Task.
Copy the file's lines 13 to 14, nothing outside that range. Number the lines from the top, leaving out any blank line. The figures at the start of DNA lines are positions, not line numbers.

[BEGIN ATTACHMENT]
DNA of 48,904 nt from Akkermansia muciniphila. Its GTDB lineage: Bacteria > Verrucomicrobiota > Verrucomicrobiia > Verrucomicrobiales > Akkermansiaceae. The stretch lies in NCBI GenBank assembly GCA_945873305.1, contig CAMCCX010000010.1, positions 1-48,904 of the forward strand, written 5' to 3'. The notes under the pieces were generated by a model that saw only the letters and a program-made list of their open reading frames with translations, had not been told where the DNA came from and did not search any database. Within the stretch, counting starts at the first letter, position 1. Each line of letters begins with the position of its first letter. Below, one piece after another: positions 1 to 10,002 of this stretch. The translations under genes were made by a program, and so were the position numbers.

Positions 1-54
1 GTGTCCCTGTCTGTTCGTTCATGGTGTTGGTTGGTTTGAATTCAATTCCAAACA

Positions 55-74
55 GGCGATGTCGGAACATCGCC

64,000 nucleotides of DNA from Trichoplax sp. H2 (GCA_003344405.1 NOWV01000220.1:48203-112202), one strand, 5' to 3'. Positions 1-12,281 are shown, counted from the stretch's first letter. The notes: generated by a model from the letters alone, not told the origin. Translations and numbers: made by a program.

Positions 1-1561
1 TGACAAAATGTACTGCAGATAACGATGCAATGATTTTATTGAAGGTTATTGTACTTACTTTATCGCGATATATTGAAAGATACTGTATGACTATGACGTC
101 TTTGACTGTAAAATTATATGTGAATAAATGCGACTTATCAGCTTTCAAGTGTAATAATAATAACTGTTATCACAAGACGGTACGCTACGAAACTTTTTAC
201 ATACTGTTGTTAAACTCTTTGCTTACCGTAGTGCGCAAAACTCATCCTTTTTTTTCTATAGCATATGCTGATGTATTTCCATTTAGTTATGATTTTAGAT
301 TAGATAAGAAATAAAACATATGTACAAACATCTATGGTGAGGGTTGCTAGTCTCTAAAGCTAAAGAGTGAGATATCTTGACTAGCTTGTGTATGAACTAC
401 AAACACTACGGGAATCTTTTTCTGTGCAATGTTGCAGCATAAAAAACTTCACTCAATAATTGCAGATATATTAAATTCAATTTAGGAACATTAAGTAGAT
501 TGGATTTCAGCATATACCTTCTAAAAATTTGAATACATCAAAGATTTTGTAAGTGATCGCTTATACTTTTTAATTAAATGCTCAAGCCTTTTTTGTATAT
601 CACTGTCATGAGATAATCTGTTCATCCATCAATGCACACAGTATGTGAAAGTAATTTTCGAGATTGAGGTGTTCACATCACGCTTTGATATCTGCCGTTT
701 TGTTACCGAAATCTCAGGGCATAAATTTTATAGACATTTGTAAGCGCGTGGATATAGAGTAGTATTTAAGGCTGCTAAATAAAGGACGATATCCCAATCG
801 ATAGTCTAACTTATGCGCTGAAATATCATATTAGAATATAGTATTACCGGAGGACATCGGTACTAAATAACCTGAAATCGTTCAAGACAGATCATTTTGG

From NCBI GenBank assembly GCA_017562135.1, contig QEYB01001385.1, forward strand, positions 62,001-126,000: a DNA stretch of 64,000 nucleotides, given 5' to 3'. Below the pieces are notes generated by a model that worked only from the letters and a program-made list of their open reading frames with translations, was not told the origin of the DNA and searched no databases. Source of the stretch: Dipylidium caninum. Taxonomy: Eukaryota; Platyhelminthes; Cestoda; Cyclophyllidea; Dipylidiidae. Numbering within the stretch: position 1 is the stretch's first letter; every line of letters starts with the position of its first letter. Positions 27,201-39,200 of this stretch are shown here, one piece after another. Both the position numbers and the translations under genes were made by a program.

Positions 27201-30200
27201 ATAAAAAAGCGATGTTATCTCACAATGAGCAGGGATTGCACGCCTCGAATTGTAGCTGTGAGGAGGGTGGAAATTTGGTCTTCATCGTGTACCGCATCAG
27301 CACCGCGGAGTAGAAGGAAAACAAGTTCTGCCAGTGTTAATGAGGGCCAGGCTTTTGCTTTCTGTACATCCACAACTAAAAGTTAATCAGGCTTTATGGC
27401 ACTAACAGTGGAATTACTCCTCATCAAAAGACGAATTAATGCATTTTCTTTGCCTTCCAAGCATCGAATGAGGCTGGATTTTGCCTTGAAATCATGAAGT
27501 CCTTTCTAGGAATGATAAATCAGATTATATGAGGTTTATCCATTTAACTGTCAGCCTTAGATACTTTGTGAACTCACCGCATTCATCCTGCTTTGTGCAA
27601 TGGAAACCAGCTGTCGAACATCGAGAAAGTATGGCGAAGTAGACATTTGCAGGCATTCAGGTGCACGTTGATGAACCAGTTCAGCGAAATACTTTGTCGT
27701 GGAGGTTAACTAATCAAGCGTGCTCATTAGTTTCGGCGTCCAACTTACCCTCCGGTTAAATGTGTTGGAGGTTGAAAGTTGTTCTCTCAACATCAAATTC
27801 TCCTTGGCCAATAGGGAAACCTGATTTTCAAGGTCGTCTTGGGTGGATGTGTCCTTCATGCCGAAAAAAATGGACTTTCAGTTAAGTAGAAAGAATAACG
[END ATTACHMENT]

501 TGGATTTCAGCATATACCTTCTAAAAATTTGAATACATCAAAGATTTTGTAAGTGATCGCTTATACTTTTTAATTAAATGCTCAAGCCTTTTTTGTATAT
601 CACTGTCATGAGATAATCTGTTCATCCATCAATGCACACAGTATGTGAAAGTAATTTTCGAGATTGAGGTGTTCACATCACGCTTTGATATCTGCCGTTT